5        Independent of her unemployment compensation claim, she brought this action.  She claimed that she was wrongfully terminated and that, although Wisconsin is a termination-at-will state, our courts will allow wrongful termination actions to proceed if the employer has terminated an employee in violation of some recognized state policy.  She also claimed, inter alia, intentional infliction of emotional distress and defamation.  The circuit court granted Aurora’s motion to dismiss which we are reviewing as though it was a summary judgment.  We will conduct a de novo review because the issues are issues of law and the facts are undisputed.  See Gielow v. Napiorkowski, 2003 WI App 249, ¶12, 268 Wis. 2d 673, 673 N.W.2d 351.


6        It has long been the law in Wisconsin that employees are terminable at will, for any reason, without cause and with no judicial remedy.  See Mackenzie v. Miller Brewing Co., 2001 WI 23, ¶12, 241 Wis. 2d 700, 623 N.W.2d 739.  So, it matters not that she claims her inaction was unintentional in that she just did not pay close attention to her pay stubs.  It also matters not that Aurora decided to fire her rather than ask that the money be paid back.  Aurora can fire her for any reason, reasonable or not. 

7        Knowing that this is the law in Wisconsin, she tried to convince the circuit court, as she tries to convince this court, that she falls under the very narrow exception to the employee-at-will doctrine.  That doctrine was explained as follows by our supreme court:  “an employee has a cause of action for wrongful discharge when the discharge is contrary to a fundamental and well-defined public policy.”  Brockmeyer v. Dun & Bradstreet, 113 Wis. 2d 561, 572-73, 335 N.W.2d 834 (1983).  She does so by hitching her wagon to the statute successfully invoked by the plaintiff in Wandry v. Bull’s Eye Credit Union, 129 Wis. 2d 37, 384 N.W.2d 325 (1986).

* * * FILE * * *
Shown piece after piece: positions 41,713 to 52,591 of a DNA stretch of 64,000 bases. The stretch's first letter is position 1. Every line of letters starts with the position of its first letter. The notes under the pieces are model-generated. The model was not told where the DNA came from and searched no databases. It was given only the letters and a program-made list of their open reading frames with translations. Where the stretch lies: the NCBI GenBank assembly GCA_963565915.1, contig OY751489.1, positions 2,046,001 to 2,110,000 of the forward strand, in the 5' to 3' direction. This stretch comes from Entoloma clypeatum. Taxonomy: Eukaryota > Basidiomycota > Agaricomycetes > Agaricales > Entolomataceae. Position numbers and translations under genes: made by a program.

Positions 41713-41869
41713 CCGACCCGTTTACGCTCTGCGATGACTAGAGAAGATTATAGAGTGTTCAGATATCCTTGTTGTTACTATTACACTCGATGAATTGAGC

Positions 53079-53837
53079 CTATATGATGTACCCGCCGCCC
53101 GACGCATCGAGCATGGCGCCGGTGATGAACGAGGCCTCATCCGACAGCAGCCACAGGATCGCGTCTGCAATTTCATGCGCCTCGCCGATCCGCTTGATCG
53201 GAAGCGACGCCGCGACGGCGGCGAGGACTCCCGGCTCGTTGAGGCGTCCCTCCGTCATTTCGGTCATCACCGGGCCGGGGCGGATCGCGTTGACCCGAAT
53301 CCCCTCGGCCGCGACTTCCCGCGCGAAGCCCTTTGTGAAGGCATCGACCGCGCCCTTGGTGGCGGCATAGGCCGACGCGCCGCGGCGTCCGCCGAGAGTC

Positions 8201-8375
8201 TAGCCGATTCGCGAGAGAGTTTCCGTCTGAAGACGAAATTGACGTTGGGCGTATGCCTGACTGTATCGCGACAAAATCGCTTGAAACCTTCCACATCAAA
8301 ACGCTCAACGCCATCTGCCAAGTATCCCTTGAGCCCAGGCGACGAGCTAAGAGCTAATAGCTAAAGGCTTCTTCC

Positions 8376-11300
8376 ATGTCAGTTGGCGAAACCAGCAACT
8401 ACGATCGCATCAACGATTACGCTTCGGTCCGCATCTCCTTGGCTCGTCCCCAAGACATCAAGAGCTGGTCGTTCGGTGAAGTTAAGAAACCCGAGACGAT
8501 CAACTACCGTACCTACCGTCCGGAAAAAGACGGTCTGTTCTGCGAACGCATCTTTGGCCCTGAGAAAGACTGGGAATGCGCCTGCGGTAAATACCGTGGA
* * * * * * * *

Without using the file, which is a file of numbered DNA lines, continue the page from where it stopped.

8        Wandry involved a woman who was employed as a cashier for a credit union.  Id. at 39.  She cashed a stolen check and the credit union demanded that she reimburse the credit union for its loss.  Id.  When she refused, the credit union fired her.  Id. at 40.  She brought a wrongful termination suit and argued that she satisfied the narrow exception to the employee-at-will doctrine because the credit union had violated Wis. Stat. § 103.455, which she asserted was an expression of Wisconsin public policy.  Wandry, 129 Wis. 2d at 43.  The supreme court agreed and Wandry won her case.  Id. at 47-49.  Because Farady-Sultze asserts that the same statute applies in her case, we will undertake close examination of that statute.  The pertinent part of § 103.455 states as follows:

No employer may make any deduction from the wages due or earned by any employee … for defective or faulty workmanship, lost or stolen property or damage to property, unless the employee authorizes the employer in writing to make that deduction or unless the employer and a representative designated by the employee determine that the … theft … is due to the employee’s negligence, carelessness, or willful and intentional conduct, or unless the employee is found guilty or held liable in a court of competent jurisdiction ….

9        The intent of the statute is quite clear.  Once the employee earns wages, that employee is protected from having the employer deduct those earned wages on charges that the employee was responsible for defective or faulty workmanship, or lost or stolen property or damaged property unless one of three things occur:  (1) the employee agrees in writing to the deduction, (2) the employer and a representative designated by an employee determines that the employee is responsible, or (3) that the employee’s responsibility is found after court proceedings.  The public policy goal of the statute is to prevent the employer from arbitrarily deducting hard earned wages at its prerogative.  The statute accords a method of due process.

10      Farady-Sultze does not begin to come under the statute.  She never earned that sixteen hours of wages in Wautoma every pay period after she was reassigned.  So, the goal of the statute, to protect earned wages, never came into play.  Moreover, the purpose of the statute is to prevent unauthorized deduction from earned wages.  There was no deduction of earned wages here.  Therefore, despite her claim that she simply did not know that she was getting more wages than she was supposed to, the fact remains that her claim is not protected by public policy.